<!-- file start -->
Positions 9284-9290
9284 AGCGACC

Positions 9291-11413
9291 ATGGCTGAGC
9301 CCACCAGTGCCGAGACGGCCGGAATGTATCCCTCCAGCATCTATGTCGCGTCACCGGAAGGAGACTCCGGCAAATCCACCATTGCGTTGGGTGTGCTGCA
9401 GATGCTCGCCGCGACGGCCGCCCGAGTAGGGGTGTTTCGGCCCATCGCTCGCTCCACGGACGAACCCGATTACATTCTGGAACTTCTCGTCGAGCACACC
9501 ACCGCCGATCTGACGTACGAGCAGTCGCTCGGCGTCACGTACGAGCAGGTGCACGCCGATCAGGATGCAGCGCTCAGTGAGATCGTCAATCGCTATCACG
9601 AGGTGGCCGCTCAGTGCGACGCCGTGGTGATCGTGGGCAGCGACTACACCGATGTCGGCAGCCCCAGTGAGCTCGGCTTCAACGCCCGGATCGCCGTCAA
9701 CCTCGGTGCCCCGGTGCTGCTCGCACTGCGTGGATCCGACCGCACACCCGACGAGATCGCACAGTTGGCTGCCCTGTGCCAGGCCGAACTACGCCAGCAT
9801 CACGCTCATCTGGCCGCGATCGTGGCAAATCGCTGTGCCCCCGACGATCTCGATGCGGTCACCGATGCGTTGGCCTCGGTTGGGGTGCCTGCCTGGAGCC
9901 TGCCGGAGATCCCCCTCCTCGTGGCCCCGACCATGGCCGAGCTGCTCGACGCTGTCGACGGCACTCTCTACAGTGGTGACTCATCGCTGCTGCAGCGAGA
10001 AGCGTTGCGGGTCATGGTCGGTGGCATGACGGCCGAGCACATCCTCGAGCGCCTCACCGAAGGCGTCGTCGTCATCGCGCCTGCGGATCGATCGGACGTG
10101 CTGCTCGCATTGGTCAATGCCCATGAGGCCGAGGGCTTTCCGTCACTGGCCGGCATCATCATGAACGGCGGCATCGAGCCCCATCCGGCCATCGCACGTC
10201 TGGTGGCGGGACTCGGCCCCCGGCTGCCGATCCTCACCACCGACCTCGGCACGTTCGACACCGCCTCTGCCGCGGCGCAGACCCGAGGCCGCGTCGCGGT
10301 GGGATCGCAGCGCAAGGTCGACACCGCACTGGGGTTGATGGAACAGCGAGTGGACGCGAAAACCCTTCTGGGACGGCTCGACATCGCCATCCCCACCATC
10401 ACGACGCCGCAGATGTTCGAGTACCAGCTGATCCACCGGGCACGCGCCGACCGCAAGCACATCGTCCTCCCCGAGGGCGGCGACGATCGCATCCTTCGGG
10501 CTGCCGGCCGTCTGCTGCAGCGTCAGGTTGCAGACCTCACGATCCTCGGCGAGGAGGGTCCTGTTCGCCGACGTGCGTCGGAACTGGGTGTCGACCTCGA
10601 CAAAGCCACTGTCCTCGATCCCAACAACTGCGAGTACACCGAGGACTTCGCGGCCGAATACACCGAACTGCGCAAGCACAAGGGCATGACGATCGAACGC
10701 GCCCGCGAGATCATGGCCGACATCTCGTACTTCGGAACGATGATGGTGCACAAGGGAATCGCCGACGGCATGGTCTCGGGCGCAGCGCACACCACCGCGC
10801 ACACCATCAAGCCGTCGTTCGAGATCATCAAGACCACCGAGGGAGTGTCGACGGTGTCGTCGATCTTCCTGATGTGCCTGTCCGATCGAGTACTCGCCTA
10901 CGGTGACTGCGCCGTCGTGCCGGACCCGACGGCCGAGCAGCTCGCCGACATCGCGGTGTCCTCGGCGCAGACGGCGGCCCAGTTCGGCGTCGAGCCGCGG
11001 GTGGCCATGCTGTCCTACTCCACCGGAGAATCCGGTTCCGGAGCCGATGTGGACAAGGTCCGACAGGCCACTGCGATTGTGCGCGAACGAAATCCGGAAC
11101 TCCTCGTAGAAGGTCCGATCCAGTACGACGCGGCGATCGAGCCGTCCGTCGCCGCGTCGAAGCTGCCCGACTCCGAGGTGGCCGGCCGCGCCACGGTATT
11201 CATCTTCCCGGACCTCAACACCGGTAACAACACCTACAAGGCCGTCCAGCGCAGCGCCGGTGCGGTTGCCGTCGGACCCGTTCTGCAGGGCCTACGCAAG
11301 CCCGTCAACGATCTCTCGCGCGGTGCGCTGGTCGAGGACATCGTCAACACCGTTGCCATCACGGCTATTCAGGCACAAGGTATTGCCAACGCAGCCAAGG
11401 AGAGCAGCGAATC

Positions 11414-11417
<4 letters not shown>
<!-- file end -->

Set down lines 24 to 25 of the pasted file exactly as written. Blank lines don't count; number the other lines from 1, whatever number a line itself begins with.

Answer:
11201 CATCTTCCCGGACCTCAACACCGGTAACAACACCTACAAGGCCGTCCAGCGCAGCGCCGGTGCGGTTGCCGTCGGACCCGTTCTGCAGGGCCTACGCAAG
11301 CCCGTCAACGATCTCTCGCGCGGTGCGCTGGTCGAGGACATCGTCAACACCGTTGCCATCACGGCTATTCAGGCACAAGGTATTGCCAACGCAGCCAAGG